Training the Brain-Injured Client in Behavioral Self-Management Skills

  • James Malec
Part of the Applied Clinical Psychology book series (NSSB)


Treatments based on clinical experience are often developed initially from theoretical assumptions exemplifying the state of the art in related scientific fields. In an area where clinical treatment of behavioral disorders following brain injury may occur without reference to the incompletely understood complex of relationships among behavioral/affective, neurological, and neuropsychological processes involved, a clear statement of assumptions on which behavioral treatments of the brain-injured are based is important. A behavior therapist, for instance, may recommend treatment for a brain-injured client based on the assumption that deviant behavior is learned and can be unlearned, but may fail to assess the effects of brain injury on the client’s learning abilities. A psychiatrist may recommend psychopharmacotherapy indicated by the presence of psychoticlike symptoms while failing to appreciate the way in which brain injury may have altered the neurochemical substrate on which therapeutic chemicals are layered. A rehabilitation counselor may fail to recognize a brain-injured client’s inability to perceive body schema and to function accurately and may thus incorrectly assume that, as for a spinal cord-injured person or an amputee, the brain-injured patient’s emotional lability is in reaction to perceived loss of physical abilities.


Behavioral Disturbance Cognitive Disability Closed Head Injury Behavioral Rule Verbal Mediation 
These keywords were added by machine and not by the authors. This process is experimental and the keywords may be updated as the learning algorithm improves.


Unable to display preview. Download preview PDF.

Unable to display preview. Download preview PDF.


  1. Abramson, L. Y., Seligman, M. E. P., & Teasdale, J. D. Learned helplessness in humans: Critique and reformulation. Journal of Abnormal Psychology, 1978, 87, 49–74.PubMedCrossRefGoogle Scholar
  2. Azrin, N. H., & Foxx, R. M. A rapid method of toilet training the institutionalized retarded. Journal of Applied Behavior Analysis, 1971, 4, 89–99.PubMedCrossRefGoogle Scholar
  3. Azrin, N. H., & Wesolowski, M. D. Theft reversal: An overcorrection procedure for eliminating stealing by retarded persons. Journal of Applied Behavior Analysis, 1974, 7, 577–581.PubMedCrossRefGoogle Scholar
  4. Bandura, A. Principles of behavior modification. New York: Holt, 1969.Google Scholar
  5. Bandura, A. Self-efficacy: Toward a unifying theory of behavioral change. Psychological Review, 1977, 84, 191–215.PubMedCrossRefGoogle Scholar
  6. Beck, A. T., Rush, A. J., Shaw, B. G., & Emery, G. Cognitive therapy of depression. New York: Guilford Press, 1979.Google Scholar
  7. Benton, A. L. Behavioral consequences of closed head injury. In Guy L. Odom (Ed.), Central Nervous System Trauma Research Status Report 1979. Washington, D.C.: National Institute of Neurological and Communicative Disorders and Stroke, 1979.Google Scholar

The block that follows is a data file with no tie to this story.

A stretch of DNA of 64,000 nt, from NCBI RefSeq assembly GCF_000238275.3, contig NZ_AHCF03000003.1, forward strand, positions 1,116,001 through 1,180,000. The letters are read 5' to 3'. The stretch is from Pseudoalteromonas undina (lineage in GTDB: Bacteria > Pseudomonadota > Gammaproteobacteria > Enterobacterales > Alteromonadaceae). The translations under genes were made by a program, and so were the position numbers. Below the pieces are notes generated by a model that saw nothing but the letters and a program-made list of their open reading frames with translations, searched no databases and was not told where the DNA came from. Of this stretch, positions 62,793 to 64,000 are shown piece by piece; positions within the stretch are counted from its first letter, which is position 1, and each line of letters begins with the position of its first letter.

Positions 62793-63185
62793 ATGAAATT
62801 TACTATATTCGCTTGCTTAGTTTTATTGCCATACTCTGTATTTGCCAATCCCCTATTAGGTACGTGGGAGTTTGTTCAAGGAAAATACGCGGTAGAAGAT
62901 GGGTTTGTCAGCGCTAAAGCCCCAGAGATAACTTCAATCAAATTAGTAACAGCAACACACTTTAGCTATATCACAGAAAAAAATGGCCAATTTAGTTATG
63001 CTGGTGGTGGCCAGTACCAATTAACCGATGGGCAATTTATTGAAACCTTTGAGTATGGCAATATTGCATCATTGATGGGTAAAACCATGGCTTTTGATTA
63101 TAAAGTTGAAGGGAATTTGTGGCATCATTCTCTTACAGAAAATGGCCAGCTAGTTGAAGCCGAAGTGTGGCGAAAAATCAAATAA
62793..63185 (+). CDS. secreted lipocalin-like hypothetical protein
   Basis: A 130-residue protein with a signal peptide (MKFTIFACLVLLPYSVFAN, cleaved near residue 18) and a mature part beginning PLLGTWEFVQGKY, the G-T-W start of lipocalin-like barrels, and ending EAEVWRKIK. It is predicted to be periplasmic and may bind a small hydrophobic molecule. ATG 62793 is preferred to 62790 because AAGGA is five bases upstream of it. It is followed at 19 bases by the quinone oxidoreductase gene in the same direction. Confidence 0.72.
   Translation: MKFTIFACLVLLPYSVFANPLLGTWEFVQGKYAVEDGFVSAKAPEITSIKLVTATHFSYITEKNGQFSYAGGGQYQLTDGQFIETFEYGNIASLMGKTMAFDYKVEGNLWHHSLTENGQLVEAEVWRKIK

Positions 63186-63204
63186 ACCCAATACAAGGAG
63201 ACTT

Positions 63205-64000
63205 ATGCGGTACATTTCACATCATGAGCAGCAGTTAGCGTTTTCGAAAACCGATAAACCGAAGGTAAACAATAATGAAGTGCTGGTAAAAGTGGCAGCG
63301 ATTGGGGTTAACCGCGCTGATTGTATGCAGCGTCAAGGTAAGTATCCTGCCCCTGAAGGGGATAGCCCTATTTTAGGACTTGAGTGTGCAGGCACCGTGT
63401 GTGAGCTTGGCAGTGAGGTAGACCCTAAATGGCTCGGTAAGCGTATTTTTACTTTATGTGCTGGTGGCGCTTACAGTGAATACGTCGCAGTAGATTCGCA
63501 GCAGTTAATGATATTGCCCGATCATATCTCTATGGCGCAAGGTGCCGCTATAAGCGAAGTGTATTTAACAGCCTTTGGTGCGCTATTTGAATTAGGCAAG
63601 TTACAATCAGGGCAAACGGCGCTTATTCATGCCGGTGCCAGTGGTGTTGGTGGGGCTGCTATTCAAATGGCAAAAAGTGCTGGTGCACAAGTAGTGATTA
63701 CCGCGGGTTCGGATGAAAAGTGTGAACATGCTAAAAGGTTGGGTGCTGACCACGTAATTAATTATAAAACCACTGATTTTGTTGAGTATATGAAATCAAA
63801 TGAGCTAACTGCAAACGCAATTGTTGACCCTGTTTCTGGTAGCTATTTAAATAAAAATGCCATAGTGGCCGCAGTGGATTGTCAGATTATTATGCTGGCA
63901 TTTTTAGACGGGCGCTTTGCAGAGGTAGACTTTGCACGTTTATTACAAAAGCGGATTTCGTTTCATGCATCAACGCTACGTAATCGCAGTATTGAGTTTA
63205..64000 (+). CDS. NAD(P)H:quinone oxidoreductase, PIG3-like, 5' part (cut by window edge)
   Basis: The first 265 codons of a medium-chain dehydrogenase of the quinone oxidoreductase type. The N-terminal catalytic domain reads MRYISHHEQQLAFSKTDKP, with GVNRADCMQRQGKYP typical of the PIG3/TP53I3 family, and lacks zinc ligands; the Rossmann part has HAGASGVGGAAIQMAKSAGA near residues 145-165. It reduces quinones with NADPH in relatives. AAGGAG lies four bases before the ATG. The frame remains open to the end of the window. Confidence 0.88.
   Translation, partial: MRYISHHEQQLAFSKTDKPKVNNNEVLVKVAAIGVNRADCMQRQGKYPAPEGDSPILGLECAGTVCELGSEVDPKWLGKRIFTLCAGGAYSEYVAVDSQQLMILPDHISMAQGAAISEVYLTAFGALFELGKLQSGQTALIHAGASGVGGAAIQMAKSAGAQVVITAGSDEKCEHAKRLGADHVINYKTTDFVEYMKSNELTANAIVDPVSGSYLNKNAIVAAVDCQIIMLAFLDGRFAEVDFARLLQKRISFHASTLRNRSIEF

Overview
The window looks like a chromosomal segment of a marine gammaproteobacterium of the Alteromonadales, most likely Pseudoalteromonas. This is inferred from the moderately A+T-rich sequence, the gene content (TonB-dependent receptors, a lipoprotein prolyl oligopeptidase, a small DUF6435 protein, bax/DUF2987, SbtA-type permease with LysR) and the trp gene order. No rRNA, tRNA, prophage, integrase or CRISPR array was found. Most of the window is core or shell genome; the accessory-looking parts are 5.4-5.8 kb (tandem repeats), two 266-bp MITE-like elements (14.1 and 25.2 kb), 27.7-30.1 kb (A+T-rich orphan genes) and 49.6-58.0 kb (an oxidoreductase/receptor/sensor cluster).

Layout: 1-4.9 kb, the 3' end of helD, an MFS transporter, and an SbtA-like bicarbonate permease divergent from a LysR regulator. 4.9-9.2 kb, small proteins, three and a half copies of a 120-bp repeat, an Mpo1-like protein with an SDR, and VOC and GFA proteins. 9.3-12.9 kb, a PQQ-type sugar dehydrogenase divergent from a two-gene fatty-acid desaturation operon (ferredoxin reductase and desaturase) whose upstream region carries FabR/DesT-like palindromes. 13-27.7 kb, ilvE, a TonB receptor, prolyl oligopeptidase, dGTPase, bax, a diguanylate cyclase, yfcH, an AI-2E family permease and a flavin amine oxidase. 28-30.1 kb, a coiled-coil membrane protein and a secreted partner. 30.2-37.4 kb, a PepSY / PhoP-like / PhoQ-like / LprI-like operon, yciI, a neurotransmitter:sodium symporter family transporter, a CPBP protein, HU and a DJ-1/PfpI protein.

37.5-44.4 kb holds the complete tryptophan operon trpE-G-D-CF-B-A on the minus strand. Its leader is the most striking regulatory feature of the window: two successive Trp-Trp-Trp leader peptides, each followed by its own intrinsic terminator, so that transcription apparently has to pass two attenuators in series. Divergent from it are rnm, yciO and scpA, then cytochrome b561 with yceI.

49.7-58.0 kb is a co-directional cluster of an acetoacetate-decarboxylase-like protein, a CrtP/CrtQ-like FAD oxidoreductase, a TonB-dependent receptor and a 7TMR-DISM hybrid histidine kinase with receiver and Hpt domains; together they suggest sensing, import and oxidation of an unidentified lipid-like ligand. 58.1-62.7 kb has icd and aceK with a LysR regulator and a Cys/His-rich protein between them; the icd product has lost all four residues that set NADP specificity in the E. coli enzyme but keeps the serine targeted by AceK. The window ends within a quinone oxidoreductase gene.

8. Bond, M. R. Assessment of the psychosocial outcome of severe head injury. Acta Neurochirurgica, 1976, 34, 57–70.PubMedCrossRefGoogle Scholar
  9. Buschke, H. Selective reminding for analysis of memory and learning. Journal of Verbal Learning and Verbal Behavior, 1973, 12, 543–550.CrossRefGoogle Scholar
  10. Dikman, S., & Reitan, R. M. Emotional sequelae of head injury. Annals of Neurology, 1977, 2, 492–494.CrossRefGoogle Scholar
  11. Ellis, A. Humanistic psychotherapy: The rational-emotive approach. New York: Julian Press, 1973.Google Scholar
  12. Lewinsohn, P. M., Biglan, A., & Zeiss, A. M. Behavioral treatment of depression. In P. O. Davidson (Ed.), The behavioral management of anxiety, depression and pain. New York: Brunner/Mazel, 1976.Google Scholar
  13. Levin, H. S., & Grossman, R. E. Behavioral sequelae of closed head injury. Archives of Neurology, 1978, 35, 720–727.PubMedCrossRefGoogle Scholar
  14. Levin, H. S., O’Donnell, V. M., & Grossman, R. G. The Galveston Orientation and Amnesia Test: A practical scale to assess cognition after head injury. The Journal of Nervous and Mental Disease, 1979, 675–684.Google Scholar
  15. Lezak, M. D. Neuropsychological assessment. New York: Oxford University Press, 1976.Google Scholar
  16. Lishman, W. A. Brain damage in relation to psychiatric disability after head injury. British Journal of Psychiatry, 1968, 214, 373–410.CrossRefGoogle Scholar
  17. Luria, A. R. The working brain. New York: Basic Books, 1973.Google Scholar
  18. Meichenbaum, D. Cognitive-behavior modification. New York: Plenum Press, 1977.CrossRefGoogle Scholar
  19. Reitan, R. M., & Davison, L. A. Clinical neuropsychology: Current status and applications. Washington, D.C.: Winston, 1974.Google Scholar
  20. Sparks, R. W., & Holland, A. L. Melodic intonation therapy for aphasia. Journal of Speech and Hearing Disorders, 1976, 41, 287–297.PubMedGoogle Scholar
  21. Timming, R. C., Cayner, J. J., Grady, S., Grafman, J., Haskin, R., Malec, J., & Thornsen, C. Multidisciplinary rehabilitation in severe head trauma. Wisconsin Medical Journal, 1980, 79, 49–52.PubMedGoogle Scholar
  22. Trieschmann, R. B. Spinal cord injuries: Psychological social, and vocational adjustment. New York: Pergamon Press, 1980.Google Scholar
  23. Varney, N. Assessment and classification of language comprehension deficits in aphasia. Presented at Midwest Neuropsychology Group, May 1980.Google Scholar
  24. Weinstein, E. A., & Lyerly, O.G. Language behavior during recovery from brain injury as predictive of later adjustment. Transactions of the American Neurological Association, 1968, 93, 292–294.PubMedGoogle Scholar

Copyright information

© Springer Science+Business Media New York 1984

Authors and Affiliations

  • James Malec
    • 1
  1. 1.Psychiatric and Behavioral MedicineMount Sinai Medical CenterMilwaukeeUSA

Personalised recommendations